Film Reviews


Written by ceditor

A film journalist turned filmmaker, Ali Sufiyan Afaqi shares the ‘never heard before’ tales of his stars’ encounters


Ever wondered what issues filmmakers of yesteryear had to face when they decided to produce films in a newly-created Pakistan in the late 1940s? How did they manage to create magic for the entertainment-deprived audience without little or no resources? What made many of them quit their successful careers in United India and migrate to a country where they had to start from scratch? Veteran journalist turned filmmaker Ali Sufyan Afaqi’s Filmi Alif Laila is one series that not only has answers to these questions, but also takes you back in time when the film industry was in its nascent state, and the only visual medium for entertainment was cinema.

Before you move ahead, you should know Afaqi’s credentials. He wasn’t just a maverick film journalist, but someone who migrated from reporting on films to writing stories and screenplays, before turning to production and direction. Not only was his talent was behind some of the most popular films of the 1960s and the 1970s, but he also shared an excellent rapport with actors, actresses, directors, and producers of his time. From introducing Syed Kemal to Pakistani cinema to founding the template of film interviews in the country, he was one of the best journalists to report on films, film stars, and their lives behind the camera.

It was during the 1990s that he decided to pen his memoirs on a weekly basis and Filmi Alif Laila was born. The column was published in the popular Urdu digest Sarguzasht for two decades, and the first volume of the Filmi Alif Laila series features the columns that appeared in print between July 1994 and April 1995. It wouldn’t be incorrect to say that like One Thousand and One Nights that roughly translates in Urdu to Alif Laila, the columns takes you to another world and just when it seems that the story is about to end, another story is born out of nowhere, keeping the readers’ interest intact.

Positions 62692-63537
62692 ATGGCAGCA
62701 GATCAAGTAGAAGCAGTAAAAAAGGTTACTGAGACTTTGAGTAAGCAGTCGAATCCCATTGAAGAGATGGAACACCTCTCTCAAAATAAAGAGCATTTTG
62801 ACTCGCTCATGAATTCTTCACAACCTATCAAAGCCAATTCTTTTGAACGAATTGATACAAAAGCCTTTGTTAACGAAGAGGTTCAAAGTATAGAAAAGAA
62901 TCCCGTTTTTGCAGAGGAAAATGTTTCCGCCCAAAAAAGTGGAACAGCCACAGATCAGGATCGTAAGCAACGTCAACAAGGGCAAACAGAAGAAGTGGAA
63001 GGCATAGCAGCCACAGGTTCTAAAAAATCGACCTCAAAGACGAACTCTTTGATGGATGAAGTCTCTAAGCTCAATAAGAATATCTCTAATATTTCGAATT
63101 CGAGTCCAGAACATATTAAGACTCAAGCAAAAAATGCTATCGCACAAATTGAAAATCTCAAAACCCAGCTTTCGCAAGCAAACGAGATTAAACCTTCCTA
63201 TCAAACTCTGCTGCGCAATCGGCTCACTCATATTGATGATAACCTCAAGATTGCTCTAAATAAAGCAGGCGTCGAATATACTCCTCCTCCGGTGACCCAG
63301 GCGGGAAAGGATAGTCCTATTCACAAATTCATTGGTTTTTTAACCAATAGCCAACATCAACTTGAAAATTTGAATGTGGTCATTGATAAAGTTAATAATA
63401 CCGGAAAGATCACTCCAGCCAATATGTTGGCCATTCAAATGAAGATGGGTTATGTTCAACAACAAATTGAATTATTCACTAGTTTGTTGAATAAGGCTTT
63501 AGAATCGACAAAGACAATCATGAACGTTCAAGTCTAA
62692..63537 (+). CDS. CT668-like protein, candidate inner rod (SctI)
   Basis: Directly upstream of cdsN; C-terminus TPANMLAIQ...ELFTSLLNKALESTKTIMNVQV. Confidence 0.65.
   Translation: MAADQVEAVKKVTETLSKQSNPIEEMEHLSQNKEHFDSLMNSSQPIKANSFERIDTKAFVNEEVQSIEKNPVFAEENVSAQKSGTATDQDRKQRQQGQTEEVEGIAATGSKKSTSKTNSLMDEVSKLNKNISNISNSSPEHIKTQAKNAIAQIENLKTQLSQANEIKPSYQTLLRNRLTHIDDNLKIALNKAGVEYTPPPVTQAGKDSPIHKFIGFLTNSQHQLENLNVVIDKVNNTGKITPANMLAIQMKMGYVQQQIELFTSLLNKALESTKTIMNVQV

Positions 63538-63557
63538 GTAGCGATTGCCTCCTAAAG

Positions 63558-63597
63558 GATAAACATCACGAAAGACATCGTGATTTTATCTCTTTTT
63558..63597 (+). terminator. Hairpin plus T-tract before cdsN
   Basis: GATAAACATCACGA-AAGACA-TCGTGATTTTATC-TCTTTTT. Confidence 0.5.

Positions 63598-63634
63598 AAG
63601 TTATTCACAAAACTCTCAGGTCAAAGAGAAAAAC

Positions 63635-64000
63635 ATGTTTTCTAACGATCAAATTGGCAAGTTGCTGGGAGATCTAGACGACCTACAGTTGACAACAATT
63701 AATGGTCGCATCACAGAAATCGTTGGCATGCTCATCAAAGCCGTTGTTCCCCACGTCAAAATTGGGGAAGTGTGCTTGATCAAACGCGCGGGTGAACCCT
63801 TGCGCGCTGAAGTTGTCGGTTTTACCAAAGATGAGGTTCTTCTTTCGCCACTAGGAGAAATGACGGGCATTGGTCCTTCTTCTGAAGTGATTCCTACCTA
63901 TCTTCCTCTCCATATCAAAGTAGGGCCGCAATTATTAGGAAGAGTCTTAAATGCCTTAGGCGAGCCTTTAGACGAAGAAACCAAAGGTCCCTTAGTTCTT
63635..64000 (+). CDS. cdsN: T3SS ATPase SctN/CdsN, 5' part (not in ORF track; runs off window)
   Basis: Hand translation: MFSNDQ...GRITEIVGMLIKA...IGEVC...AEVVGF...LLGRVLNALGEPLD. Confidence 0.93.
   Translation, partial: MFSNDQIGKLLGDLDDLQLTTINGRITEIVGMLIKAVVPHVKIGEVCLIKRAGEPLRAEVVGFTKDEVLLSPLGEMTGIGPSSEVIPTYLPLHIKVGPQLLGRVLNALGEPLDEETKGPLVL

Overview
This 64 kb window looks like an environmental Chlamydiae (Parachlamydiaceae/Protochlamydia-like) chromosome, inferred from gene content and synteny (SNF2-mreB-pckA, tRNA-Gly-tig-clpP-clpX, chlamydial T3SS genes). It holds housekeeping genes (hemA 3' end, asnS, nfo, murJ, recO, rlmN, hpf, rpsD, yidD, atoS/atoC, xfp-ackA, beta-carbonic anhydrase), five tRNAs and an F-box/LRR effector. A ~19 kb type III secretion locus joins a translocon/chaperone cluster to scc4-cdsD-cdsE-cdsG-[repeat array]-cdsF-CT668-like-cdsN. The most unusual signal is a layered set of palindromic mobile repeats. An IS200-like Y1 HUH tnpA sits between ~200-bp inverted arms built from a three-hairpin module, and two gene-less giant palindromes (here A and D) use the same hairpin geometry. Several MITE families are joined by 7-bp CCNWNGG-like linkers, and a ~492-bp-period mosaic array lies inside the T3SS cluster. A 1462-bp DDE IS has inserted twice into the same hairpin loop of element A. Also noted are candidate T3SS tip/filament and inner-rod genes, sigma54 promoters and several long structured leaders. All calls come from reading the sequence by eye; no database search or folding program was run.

So, if you ever want to visit the early days of the Pakistan film industry, instead of a time machine what you need is a copy of Filmi Alif Laila, because not only does it takes you back in time but also provides you with a point of view from someone who was a prominent member of the film industry for nearly 50 years. If one says that Filmi Alif Laila is a combination of memoirs, pen sketches, and autobiography, it might be the perfect description of the book.

What makes this book so important to any fan of the Pakistan film industry is its ability to connect with the readers. You can be someone who lived in the era that the book explores or someone who was born after these columns were originally published, but the way the writer has described the workings of the film industry, it remains evergreen. The reasons are both the writer’s narrating style as well as the film industry’s inability to expand, and if you take out the effect of social media from the current era, then there isn’t much difference between the first 15 years of Pakistan’s film industry and that of today, except that it had more learned people at the time.

From penning his thoughts on the experience of conducting the first-ever celebrity interview in Pakistan to describing the thoughts of his fellow journalists from that era, Afaqi talks about everything that happened around him. Be it meeting Noor Jehan and Shaukat Hussain Rizvi after a controversial interview of an actress whom Madam despised was published, to detailing the environment of Muslim Town in Lahore where most of the film personalities resided at the time, the writer minces no words in calling a spade, a spade.